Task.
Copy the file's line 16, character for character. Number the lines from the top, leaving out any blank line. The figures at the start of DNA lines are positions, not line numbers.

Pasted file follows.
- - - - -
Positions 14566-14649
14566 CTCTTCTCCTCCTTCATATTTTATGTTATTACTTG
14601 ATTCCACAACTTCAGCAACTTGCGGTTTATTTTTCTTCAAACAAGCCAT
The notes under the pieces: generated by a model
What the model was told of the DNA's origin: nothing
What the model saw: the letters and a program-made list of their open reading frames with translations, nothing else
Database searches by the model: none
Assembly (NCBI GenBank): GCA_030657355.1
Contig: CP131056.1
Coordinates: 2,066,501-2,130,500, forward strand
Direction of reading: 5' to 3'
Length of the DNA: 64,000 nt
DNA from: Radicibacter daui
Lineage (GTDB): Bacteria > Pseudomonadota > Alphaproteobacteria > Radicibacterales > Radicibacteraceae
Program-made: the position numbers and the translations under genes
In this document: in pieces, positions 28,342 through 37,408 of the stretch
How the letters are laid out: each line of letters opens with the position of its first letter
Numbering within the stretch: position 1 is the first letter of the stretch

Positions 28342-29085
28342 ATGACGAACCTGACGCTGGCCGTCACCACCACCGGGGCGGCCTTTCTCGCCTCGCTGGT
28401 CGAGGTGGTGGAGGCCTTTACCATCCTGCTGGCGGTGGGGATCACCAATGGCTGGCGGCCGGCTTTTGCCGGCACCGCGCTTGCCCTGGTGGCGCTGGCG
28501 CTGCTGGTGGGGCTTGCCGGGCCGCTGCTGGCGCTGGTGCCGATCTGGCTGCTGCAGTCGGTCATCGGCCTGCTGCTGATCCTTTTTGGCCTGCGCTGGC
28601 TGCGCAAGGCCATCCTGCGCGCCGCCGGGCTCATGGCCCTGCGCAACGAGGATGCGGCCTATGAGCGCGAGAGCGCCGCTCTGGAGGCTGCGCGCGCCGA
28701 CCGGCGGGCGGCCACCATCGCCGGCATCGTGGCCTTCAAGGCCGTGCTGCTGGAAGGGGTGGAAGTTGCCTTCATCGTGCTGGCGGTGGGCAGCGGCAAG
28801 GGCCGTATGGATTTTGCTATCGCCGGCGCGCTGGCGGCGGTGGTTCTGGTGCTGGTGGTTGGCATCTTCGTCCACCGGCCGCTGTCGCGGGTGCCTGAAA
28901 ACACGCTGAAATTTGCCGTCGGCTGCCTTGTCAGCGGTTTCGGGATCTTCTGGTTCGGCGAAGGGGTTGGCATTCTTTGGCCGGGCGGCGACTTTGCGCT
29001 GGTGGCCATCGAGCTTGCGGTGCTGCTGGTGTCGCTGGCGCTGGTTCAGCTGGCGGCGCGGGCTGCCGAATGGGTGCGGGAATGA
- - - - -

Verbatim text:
In this document: in pieces, positions 28,342 through 37,408 of the stretch